Tuesday, October 1, 2013


Since last year, a number of governments have opened diplomatic relations with Palestine. A large bribe was reportedly paid to a senior Haitian government official recently, to facilitate the Republic of Haiti's official recognition of the "State of Palestine." Grenada also recognized Palestine, but whether illicit payments were made for that act, I do not know. While such diplomatic recognition is largely symbolic, because the Palestinian Authority is not a sovereign state, there are real financial crime consequences that you need to be aware of.

All agreements between countries that establish diplomatic relations are bound by the Vienna Convention on Diplomatic Relations, which provides that "the Diplomatic Bag shall not be opened or detained" by any government. Considering that many senior officials of the Palestinian Authority have been involved in corrupt activities for decades, from the late Chairman Arafat on down the chain of command, you can expect that this new "opportunity," to smuggle cash or financial instruments out of, or into, the Palestinian Territory, will be exploited. Since customs at either end of the pipeline will not touch diplomatic bags, it is a risk-free prescription for criminal activity.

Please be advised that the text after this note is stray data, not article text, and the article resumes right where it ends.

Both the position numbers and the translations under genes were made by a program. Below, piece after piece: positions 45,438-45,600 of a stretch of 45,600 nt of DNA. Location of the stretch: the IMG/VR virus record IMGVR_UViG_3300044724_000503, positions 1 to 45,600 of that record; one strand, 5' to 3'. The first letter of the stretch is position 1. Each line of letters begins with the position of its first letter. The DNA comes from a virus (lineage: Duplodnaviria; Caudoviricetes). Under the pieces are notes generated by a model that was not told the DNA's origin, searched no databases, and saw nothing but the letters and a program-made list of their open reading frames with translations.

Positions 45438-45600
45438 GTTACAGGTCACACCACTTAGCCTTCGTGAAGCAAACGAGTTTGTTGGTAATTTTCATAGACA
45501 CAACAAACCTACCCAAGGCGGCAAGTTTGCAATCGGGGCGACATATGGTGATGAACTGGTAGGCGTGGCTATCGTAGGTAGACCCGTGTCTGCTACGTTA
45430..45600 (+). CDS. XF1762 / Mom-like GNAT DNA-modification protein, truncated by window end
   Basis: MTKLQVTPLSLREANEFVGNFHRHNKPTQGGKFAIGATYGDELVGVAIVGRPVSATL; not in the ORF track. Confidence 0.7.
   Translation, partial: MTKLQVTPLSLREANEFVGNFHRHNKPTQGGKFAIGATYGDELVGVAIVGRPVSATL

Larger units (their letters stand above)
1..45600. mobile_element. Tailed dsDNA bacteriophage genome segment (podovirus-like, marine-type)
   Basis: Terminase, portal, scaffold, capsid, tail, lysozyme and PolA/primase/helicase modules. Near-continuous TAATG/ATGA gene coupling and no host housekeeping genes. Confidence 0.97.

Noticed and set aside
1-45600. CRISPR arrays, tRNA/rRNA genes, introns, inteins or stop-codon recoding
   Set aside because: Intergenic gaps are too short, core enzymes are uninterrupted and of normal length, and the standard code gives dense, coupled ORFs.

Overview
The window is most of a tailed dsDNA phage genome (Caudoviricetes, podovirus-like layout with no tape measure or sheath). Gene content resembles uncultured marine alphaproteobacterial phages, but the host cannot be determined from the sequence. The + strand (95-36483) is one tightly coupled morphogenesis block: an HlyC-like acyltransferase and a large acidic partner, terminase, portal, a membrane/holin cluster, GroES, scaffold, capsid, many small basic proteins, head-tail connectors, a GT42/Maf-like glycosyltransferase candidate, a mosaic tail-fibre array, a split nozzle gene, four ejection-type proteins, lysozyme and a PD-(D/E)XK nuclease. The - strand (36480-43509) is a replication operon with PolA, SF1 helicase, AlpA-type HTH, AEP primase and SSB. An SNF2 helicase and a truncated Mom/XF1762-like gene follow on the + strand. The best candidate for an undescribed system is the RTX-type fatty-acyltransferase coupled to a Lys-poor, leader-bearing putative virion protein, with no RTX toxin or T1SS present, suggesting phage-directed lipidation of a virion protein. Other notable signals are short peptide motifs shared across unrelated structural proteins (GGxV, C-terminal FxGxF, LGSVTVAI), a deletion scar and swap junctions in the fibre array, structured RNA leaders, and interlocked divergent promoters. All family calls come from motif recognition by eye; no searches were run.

Diplomatic relations can provide a suitable cover for the quiet transfer of large amounts of money into the hands of corrupt or criminal West Bank PEPs, as well as electronics components useful for terrorist operations. By recognizing a non-existent state, those nations who have established diplomatic links have unwittingly facilitated the covert movement of money which can be used to fund terrorist actions. Any banks that open accounts for diplomatic missions of the State of Palestine are taking on an unacceptable level of risk.

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